With the winter transfer window set to close at midnight, Chinese clubs wrapped up a record spending spree on Friday after football transfers worth a world-beating 331 million euros ($365 million) sent the sport into a spin.
Chinese Super League spent more during winter transfer window than English Premier League
Beijing // Chinese Super League clubs wrapped up a record spending spree on Friday after football transfers worth a world-beating 331 million euros ($365 million) sent the sport into a spin.
With the winter transfer window set to close at midnight, China has smashed the national record no fewer than four times, culminating in Jiangsu Suning’s 50-million-euro purchase of Alex Teixeira.
The high-profile hiring of top players for outlandish sums has suddenly put the Chinese Super League on the map at a time when President Xi Jinping is pushing hard to turn China into a footballing power.
China’s spending in the January-February window outstripped the English Premier League’s 253-million-euro outlay in January, according to figures compiled by industry website Transfermarkt.
It was also more than the next four major European championships combined -- Italy’s Serie A, the German Bundesliga, the Primera Division in Spain and France’s Ligue 1, Transfermarkt said.
China’s national team is ranked a lowly 93rd in the world, but Xi has declared his hopes of the country one day hosting and winning a World Cup, prompting a flood of money into its top professional teams.
More than half of the CSL’s total spending came on just six players, the data showed, all of them foreign -- three of them Brazilian -- and mostly coming from European teams.
After Brazil’s Teixeira, the second highest purchase was the 42 million euros Asian champions Guangzhou Evergrande paid Atletico Madrid for Colombian forward Jackson Martinez.
Overall, the CSL’s 163 transfers average fee came out at 2.03 million euros, Transfermarkt data showed -- significantly more than the 1.46 million euro mean in England’s Premier League.
China’s big spend comes as the country tries to raise its football game to a level commensurate with its growing economic and military might.
China lost all three of its World Cup matches in 2002, its only appearance, letting in nine goals and scoring none.
Xi’s stated ambitions have been seized on by Chinese business magnates, who openly acknowledge that their footballing investments also have political calculations.
Wanda Group, owned by Chinese billionaire Wang Jianlin, has taken a 20 percent stake in Spanish side Atletico Madrid.
In a recent book, Wang reportedly wrote: “The government leaders care about it very much, and the Chinese administration of sports made several appeals, so I came back and am offering support for Chinese football.”
Late last year, state-backed investment firm China Media Capital was part of a consortium that bought a $400 million stake in Premier League giants Manchester City.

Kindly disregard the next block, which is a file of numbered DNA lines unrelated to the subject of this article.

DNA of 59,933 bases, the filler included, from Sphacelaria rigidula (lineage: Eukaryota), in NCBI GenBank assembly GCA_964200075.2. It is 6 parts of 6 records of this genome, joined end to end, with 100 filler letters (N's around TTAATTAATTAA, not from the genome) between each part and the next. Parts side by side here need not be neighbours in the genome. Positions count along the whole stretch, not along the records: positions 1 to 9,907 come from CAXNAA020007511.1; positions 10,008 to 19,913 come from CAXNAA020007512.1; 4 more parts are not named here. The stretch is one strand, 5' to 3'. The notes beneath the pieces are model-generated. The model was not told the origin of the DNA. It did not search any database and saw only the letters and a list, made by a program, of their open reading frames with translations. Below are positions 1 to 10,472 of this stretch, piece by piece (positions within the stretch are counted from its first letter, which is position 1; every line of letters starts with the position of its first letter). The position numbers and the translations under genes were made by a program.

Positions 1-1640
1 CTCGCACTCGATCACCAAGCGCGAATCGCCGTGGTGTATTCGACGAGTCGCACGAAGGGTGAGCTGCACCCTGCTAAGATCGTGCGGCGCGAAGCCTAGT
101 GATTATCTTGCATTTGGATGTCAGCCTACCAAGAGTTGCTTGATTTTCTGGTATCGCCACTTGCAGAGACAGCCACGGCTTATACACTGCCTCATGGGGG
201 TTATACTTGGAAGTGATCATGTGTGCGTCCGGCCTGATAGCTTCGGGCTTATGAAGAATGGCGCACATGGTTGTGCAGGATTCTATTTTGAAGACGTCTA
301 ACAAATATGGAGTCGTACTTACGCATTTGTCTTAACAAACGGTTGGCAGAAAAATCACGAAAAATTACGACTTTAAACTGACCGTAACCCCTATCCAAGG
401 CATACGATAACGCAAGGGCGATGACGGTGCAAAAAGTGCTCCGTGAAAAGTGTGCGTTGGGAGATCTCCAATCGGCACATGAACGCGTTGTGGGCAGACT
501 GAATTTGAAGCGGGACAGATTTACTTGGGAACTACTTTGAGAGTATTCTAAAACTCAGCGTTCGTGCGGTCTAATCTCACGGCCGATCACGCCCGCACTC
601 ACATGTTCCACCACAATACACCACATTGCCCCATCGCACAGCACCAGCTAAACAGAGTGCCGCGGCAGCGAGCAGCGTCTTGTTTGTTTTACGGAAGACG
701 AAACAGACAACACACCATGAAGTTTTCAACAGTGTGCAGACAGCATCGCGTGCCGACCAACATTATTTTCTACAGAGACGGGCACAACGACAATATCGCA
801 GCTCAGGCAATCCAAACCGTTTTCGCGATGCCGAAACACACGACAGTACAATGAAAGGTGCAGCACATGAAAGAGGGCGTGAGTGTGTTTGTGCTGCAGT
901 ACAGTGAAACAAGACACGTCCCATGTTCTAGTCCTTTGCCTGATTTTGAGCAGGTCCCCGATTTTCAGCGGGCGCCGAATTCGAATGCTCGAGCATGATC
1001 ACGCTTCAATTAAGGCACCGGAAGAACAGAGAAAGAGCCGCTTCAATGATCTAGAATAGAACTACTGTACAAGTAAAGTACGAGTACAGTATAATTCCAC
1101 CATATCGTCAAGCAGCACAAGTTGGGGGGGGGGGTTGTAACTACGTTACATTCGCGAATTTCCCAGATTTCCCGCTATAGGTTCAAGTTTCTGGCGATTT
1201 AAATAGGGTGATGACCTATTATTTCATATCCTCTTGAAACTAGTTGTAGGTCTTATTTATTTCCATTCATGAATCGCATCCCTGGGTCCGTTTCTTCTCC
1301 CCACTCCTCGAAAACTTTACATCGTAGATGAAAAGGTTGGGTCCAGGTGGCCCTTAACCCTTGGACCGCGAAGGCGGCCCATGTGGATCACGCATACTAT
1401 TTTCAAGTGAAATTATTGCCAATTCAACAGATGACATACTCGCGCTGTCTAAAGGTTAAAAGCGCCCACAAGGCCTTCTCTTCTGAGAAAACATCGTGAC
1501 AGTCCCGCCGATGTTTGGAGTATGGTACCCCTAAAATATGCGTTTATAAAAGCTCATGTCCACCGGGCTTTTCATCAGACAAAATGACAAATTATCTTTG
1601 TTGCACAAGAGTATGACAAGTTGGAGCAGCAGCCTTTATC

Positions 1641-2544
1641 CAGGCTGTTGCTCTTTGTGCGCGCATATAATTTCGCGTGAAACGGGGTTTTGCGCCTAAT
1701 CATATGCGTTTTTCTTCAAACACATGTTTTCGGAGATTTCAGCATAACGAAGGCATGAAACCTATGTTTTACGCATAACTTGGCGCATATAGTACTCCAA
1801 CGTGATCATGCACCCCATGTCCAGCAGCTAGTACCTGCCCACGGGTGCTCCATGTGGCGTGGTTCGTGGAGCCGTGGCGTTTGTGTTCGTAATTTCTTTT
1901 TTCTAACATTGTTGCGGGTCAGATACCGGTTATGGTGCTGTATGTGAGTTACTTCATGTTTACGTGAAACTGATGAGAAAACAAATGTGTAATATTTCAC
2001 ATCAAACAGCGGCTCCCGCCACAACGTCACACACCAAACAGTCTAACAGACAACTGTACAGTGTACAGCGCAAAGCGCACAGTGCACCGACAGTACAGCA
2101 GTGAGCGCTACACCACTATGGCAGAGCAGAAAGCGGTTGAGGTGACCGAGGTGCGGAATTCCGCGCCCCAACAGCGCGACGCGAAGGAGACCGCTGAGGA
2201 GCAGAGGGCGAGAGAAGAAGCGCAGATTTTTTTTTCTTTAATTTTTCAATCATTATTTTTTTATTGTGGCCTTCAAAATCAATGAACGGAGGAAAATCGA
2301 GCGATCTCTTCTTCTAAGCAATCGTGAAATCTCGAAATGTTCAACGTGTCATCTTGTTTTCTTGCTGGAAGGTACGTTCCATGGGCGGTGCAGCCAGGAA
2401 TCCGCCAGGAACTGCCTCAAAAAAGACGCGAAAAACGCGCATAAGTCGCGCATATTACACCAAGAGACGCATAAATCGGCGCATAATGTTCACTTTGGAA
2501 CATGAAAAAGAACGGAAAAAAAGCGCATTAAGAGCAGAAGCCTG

The enthusiasm has driven the premium prices for talent, according to Rowan Simons, an author and prominent commentator on Chinese football.
“The buying spree is spurred on by the wish to please the president, so money is no object”, said Simons, adding that the country “is a naive new buyer in this very small market and is ill-equipped to negotiate effectively against the super-agents who wrote the book”.
Even so, the numbers pale compared to the amounts spent during the summer transfer window, when the Premier League racks up its largest figures.
But David Hornby, sports business director of the Mailman brand management group in Shanghai, said it was not hard to imagine the CSL taking the number one spot in overall spending.
“There’s no reason to suggest that spending will slow down... everything in China when they set their minds to it becomes super-charged,” he said.
But opinions vary on whether cold, hard cash, political will and foreign talent are enough to achieve national soccer glory.
Earlier this week, former England coach Sven-Goran Eriksson said China could “compete well to win the World Cup” in 10 or 15 years’ time, arguing that investments in youth league soccer will help groom domestic talent.
But Mark Dreyer, a sports blogger in Beijing, was less optimistic. “I don’t expect to see China winning the World Cup in my lifetime,” he said.
“Signing foreign stars won’t likely improve the standard of Chinese players,” he added.
“If... this spending sparks renewed interest in the game and that further helps to build a larger fan base, and if the revenues generated are then spent wisely on areas like youth academies, then this could benefit the Chinese game over the long-term -- but there are a lot of ‘ifs’ there.”
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